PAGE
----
I have a friend whose second son was one of those kids who said everything that ever came into his head. He asked questions, made comments, or told stories, even if they didn't have a point or were of no interest to anyone present. What they finally told him was "You can have a thought without saying it out loud."

I bring this up because there are a number of people to whom I have innocently given my e-mail address that suffer from the same type of disorder. They generally send me e-mails in batches of a dozen, all of which are prefaced with two pages of other people's address who I don't know but who have received this e-mail as well. After scrolling to the bottom of the e-mail, I am then assaulted with a list of jokes or an inspirational message that, to be honest, I could have lived my entire life without having read.

My plea to those reading this is to stop the madness. Just follow a these few simple rules when passing on these e-mails:

1. Consider your audience. Is the person you are about to send this e-mail to the type of person who will appreciate it? Although most people are bright enough not to forward sex jokes to their pastor, some don't have any problem sending sappy, feel-good stories to individuals of a more somber mein.

2. Consider the content (Part 1). Does this message NEED to be passed on? Personally, I use e-mail for communication, so getting a bunch of useless jokes and pictures doesn't really brighten my day so much. I will admit to having read some things that were worth the time, but they have been few and far between. Analyze the content of the message before hand and use some common sense in deciding whether or not to forward it.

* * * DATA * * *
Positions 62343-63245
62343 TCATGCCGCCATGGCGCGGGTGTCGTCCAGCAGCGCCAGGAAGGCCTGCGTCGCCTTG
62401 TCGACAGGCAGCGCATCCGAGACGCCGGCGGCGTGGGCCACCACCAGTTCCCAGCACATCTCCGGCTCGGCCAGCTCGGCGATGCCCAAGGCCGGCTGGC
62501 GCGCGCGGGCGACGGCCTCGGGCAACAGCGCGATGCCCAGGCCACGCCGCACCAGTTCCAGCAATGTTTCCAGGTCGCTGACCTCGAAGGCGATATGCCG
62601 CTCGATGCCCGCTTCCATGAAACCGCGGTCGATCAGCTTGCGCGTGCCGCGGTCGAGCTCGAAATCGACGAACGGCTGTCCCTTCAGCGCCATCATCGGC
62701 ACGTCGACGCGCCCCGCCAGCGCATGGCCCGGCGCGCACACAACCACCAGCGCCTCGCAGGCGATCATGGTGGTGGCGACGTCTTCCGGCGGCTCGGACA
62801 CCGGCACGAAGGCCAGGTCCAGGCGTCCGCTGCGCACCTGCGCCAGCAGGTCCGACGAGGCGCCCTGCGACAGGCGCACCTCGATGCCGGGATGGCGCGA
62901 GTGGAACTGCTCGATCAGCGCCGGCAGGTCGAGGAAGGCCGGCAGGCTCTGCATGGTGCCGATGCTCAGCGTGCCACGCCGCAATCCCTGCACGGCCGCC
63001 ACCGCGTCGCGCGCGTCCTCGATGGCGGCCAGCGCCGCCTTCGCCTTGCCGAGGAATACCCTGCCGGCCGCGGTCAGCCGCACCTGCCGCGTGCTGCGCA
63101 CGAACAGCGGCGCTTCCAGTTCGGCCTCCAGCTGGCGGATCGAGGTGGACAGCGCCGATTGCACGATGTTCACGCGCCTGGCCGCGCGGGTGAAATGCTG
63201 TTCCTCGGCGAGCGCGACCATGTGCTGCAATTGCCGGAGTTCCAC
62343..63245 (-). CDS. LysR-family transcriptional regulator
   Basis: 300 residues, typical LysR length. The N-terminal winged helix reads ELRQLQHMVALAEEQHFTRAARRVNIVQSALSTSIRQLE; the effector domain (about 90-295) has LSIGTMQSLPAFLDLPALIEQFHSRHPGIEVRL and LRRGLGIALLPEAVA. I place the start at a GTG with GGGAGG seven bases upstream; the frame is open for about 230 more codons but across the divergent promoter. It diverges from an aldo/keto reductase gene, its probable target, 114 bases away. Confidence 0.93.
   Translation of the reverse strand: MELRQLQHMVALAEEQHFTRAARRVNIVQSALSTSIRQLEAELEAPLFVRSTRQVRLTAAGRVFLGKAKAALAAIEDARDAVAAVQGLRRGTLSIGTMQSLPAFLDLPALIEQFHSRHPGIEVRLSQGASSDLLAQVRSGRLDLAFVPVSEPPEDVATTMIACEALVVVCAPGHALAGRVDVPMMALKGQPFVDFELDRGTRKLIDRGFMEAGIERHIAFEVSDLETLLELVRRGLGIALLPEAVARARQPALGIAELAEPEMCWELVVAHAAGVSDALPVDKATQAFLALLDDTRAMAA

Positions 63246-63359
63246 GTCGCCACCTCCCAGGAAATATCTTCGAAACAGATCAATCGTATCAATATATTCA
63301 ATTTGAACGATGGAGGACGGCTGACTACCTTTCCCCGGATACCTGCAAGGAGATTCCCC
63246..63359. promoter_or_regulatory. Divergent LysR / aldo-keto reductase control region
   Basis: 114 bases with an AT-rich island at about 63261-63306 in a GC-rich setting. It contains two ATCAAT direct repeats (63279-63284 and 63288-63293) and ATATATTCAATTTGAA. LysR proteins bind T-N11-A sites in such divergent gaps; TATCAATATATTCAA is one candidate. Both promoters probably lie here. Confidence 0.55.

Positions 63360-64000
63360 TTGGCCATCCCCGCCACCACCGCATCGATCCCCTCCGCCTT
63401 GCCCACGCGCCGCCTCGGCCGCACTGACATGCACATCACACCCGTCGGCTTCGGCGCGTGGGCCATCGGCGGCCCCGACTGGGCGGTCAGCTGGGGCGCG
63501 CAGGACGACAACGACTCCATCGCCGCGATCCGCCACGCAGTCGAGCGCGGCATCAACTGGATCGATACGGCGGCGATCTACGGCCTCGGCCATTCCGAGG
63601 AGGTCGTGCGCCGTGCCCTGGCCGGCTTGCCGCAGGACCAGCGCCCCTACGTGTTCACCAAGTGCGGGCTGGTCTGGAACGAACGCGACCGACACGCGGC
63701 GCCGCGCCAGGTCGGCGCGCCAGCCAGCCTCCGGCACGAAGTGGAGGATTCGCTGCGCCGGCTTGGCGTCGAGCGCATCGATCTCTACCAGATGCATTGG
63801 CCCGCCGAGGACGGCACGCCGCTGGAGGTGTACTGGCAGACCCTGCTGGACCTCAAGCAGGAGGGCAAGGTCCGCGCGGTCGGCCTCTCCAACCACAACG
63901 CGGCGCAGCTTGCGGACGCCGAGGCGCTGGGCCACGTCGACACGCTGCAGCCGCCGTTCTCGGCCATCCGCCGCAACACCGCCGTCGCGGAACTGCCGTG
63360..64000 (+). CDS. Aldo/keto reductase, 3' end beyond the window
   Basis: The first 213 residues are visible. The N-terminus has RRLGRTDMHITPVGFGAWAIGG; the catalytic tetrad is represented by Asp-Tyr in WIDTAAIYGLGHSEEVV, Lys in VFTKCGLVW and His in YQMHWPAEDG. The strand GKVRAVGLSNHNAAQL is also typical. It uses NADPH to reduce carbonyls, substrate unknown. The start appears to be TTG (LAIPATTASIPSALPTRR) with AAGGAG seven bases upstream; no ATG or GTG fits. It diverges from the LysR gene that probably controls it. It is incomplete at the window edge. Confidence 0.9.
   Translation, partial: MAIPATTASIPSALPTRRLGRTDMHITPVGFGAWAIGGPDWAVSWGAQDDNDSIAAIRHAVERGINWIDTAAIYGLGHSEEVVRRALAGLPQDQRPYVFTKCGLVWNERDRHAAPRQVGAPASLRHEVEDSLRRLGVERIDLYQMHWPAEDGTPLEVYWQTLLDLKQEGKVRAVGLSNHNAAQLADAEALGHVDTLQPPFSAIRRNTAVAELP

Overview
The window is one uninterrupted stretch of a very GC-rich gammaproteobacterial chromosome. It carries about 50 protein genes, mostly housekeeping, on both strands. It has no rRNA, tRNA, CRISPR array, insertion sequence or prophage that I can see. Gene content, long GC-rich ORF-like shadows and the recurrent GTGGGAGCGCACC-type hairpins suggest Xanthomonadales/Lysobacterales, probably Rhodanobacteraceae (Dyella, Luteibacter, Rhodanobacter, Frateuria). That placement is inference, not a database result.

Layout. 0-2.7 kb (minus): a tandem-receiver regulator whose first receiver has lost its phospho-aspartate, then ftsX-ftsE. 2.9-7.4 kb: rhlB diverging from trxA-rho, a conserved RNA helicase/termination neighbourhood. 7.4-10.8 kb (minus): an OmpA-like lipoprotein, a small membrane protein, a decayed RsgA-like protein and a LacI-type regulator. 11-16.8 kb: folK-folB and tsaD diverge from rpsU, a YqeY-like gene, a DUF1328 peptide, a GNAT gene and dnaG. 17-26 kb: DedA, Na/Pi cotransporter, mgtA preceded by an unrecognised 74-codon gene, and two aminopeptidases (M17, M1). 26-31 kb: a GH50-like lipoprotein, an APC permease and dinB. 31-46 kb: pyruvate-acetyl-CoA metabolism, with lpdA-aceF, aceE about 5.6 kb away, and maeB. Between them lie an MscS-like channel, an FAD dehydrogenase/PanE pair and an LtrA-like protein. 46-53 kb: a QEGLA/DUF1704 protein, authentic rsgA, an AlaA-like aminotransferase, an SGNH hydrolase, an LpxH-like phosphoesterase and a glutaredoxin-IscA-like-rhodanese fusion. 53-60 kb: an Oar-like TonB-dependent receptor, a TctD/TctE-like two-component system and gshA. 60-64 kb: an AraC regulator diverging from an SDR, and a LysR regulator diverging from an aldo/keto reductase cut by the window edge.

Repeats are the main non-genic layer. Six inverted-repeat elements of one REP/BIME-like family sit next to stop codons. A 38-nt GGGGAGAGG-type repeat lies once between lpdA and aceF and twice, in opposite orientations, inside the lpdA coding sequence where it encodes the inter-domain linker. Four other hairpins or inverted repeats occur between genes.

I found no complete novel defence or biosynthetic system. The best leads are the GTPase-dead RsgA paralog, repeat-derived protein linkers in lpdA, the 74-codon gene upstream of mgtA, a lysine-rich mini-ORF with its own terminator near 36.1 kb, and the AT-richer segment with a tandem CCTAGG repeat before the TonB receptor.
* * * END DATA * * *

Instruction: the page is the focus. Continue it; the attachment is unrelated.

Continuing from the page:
3. Consider the content (Part 2). Does the message even make sense? I am amazed at the number of hoaxes and urban legends that are passed to me. Virus hoaxes, money-making schemes, and chain letters seem to abound. I wouldn't waste my time passing on a chain letter I received snail mail, why would I do so using my forward key? Check the validity of the information in your e-mail before you pass it on. A simple search on a search engine will generally save you the embarrassment of being informed that you have just wasted your friends and acquaintances time.

SPECIAL NOTE FOR CHRISTIANS: Being one I can say this in all candor: If you think that your faith is in some way enhanced by forwarding insipid "inspirational" messages to people which end with a statement like "If you love Jesus, you will forward this to 10 of your friends," you are sorely mistaken. You are simply falling to some cheap spiritual blackmail that is really beneath you.

4. Finally, if you do decide that the message passes all of these criteria and still needs to be sent, please cut the salient points out of the e-mail and send it on. Don't cause others to endure looking at page after page of e-mail addresses of people they don't know.

If we will all follow these few simple rules, we can stop the madness. Or at least slow it down a little.

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